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Common Errors in Statistics and How to Avoid Them - Good P.I

Good P.I Common Errors in Statistics and How to Avoid Them - Wiley publishing , 2003. - 235 p.
Download (direct link): сommonerrorsinstatistics2003.pdf
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Confounding and selection bias can easily distort the findings from observational studies. Egger et al. [i998] note, “An important criterion supporting causality of associations is a dose-response relation. In occupational epidemiology the quest to show such an association can lead to very different groups of employees being compared. In a meta-analysis that examined the link between exposure to formaldehyde and cancer, funeral directors and embalmers (high exposure) were compared with anatomists and pathologists (intermediate to high exposure) and with industrial workers (low to high exposure, depending on job assignment). There is a striking deficit of deaths from lung cancer among anatomists and pathologists [standardized mortality ratio 33 (95% confidence interval 22 to 47)], which is most likely to be due to a lower prevalence of smoking among
30 Reprinted with permission from the BMJ Publishing Group.
CHAPTER 6 LIMITATIONS OF SOME MISCELLANEOUS STATISTICAL PROCEDURES 87
this group. In this situation few would argue that formaldehyde protects against lung cancer. In other instances, however, such selection bias may be less obvious.”31
On the other hand, much may be gained by a careful examination of possible sources of heterogeneity between the results from observational studies.
Publication and selection bias also plague the meta-analysis of completely randomized trials. Inconclusive or negative results seldom appear in print (Gotzsche, 1987; Chalmers et al., 1990; Easterbrook et al., 1991) and are unlikely even to be submitted for publication. One can’t analyze what one doesn’t know about.
Similarly, the decision as to which studies to incorporate can dramatically affect the results. Meta-analyses of the same issue may reach opposite conclusions, as shown by assessments of low-molecular-weight heparin in the prevention of perioperative thrombosis (Nurmohamed et al., 1992; Leizorovicz et al., 1992) and of second line antirheumatic drugs in the treatment of rheumatoid arthritis (Felson et al., 1990; Gotzsche et al., 1992). Meta-analyses showing benefit of statistical significance and clinical importance have been contradicted later by large randomized trials (Egger et al., 1997).
Where there are substantial differences between the different studies incorporated in a meta-analysis (their subjects or their environments), or substantial quantitative differences in the results from the different trials, a single overall summary estimate of treatment benefit has little practical applicability (Horowitz, 1995). Any analysis that ignores this heterogeneity is clinically misleading and scientifically naive (Thompson, 1994). Heterogeneity should be scrutinized, with an attempt to explain it (Bailey, 1987; Berkey et al., 1995; Chalmers, 1991; Victor, 1995).
Bayesian Methods
Bayesian methods can be effective in meta-analyses; see, for example, Mosteller and Chalmers [1992]. In such situations the parameters of various trials are considered to be random samples from a distribution of trial parameters. The parameters of this higher-level distribution are called hyperparameters, and they also have distributions. The model is called hierarchical. The extent to which the various trials reinforce each other is determined by the data. If the trials are very similar, the variation of the hyperparameters will be small, and the analysis will be very close to a classical meta-analysis. If the trials do not reinforce each other, the conclusions of the hierarchical Bayesian analysis will show a very high variance in the results.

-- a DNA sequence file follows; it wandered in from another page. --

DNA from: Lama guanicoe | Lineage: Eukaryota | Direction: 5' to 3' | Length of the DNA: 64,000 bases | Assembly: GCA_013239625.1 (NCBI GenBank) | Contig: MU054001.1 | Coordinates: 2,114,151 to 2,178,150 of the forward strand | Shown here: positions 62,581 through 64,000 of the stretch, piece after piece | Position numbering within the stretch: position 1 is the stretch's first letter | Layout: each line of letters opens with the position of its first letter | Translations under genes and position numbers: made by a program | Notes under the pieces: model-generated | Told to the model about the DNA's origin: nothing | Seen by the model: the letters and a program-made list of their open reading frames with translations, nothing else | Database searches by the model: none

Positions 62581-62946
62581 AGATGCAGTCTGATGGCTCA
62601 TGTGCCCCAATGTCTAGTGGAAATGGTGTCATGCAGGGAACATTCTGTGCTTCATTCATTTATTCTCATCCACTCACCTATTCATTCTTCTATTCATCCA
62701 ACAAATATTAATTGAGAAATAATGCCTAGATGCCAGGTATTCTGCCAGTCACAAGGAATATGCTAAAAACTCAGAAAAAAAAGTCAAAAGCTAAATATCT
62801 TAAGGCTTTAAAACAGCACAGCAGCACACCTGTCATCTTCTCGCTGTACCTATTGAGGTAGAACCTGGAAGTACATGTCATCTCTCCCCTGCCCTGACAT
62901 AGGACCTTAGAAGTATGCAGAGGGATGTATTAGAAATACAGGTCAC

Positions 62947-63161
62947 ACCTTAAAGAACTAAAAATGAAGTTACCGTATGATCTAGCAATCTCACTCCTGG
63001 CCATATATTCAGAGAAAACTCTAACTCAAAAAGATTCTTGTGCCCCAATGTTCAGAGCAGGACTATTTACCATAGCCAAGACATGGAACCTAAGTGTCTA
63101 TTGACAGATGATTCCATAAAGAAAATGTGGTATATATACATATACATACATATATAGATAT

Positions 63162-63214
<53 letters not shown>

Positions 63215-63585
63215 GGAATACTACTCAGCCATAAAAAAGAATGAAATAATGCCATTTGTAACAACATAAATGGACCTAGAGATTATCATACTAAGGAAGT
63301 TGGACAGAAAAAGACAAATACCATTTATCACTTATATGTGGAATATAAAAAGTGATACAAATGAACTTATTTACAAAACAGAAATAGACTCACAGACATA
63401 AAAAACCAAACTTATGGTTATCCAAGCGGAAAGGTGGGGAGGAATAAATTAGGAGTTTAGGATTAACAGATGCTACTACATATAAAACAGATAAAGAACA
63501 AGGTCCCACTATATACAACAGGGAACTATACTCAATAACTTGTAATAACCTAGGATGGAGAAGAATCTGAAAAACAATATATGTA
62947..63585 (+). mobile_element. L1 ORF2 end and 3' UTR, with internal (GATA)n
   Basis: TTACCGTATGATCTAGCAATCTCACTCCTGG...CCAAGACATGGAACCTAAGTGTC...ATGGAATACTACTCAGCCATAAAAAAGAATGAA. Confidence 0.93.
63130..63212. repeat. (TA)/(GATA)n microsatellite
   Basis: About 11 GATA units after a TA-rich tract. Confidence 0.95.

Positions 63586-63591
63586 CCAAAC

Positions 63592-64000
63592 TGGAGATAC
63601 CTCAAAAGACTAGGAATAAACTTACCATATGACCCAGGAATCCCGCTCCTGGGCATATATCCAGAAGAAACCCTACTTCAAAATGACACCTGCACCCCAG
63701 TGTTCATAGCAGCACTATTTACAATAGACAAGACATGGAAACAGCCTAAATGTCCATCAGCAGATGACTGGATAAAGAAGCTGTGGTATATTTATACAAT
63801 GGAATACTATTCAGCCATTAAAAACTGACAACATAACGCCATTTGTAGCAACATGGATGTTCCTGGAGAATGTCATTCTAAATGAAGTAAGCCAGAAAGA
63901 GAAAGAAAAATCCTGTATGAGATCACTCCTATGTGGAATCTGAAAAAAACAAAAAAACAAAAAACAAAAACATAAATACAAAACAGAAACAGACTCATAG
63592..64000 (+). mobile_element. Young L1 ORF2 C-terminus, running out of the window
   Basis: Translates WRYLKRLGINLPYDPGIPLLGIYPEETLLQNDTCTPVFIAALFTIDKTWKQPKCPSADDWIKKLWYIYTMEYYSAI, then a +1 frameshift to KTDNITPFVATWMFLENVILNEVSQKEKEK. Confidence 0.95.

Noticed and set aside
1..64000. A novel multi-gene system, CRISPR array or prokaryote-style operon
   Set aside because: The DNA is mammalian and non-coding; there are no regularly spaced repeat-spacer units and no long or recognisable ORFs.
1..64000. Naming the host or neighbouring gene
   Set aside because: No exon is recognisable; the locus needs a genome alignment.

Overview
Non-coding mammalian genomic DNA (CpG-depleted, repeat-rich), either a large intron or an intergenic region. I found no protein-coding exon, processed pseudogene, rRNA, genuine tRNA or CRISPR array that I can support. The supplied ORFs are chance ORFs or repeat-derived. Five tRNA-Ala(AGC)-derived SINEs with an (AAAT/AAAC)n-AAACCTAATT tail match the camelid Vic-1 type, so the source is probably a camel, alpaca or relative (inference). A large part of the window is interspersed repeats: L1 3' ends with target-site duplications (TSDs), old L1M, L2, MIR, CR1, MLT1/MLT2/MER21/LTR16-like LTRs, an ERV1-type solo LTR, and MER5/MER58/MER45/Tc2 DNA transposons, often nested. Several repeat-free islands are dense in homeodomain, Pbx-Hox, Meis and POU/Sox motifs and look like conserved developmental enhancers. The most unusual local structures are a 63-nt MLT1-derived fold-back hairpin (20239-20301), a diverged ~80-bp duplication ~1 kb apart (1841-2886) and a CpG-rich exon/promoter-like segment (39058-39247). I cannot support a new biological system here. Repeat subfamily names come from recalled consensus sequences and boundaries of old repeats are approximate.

31 Reprinted with permission from the BMJ Publishing Group.
88 PART II HYPOTHESIS TESTING AND ESTIMATION
A hierarchical Bayesian analysis avoids the necessity of a prior decision as to whether or not the trials can be combined; the extent of the combination is determined purely by the data. This does not come for free; in contrast to the meta-analyses discussed above, all the original data (or at least the sufficient statistics) must be available for inclusion in the hierarchical model. The Bayesian method is also vulnerable to all the selection bias issues discussed above.
Guidelines For a Meta-Analysis
• A detailed research protocol for the meta-analysis should be prepared in advance. Criteria for inclusion and statistical method employed should be documented in the materials and methods section of the subsequent report.
• Meta-analysis should be restricted to randomized controlled trials.
• Heterogeneity in the trial results should be documented and explained.
• Do not attempt to compare treatments investigated in unrelated trials. (Suppose, by way of a counterexample, that Old were given as always to low-risk patients in one set of trials, while New was given to high-risk patients in another.)
• Individual patient data, rather than published summary statistics, often are required for meaningful subgroup analyses. This is a major reason why we favor the modern trend of journals to insist that all data reported on within their pages be made available by website to all investigators.
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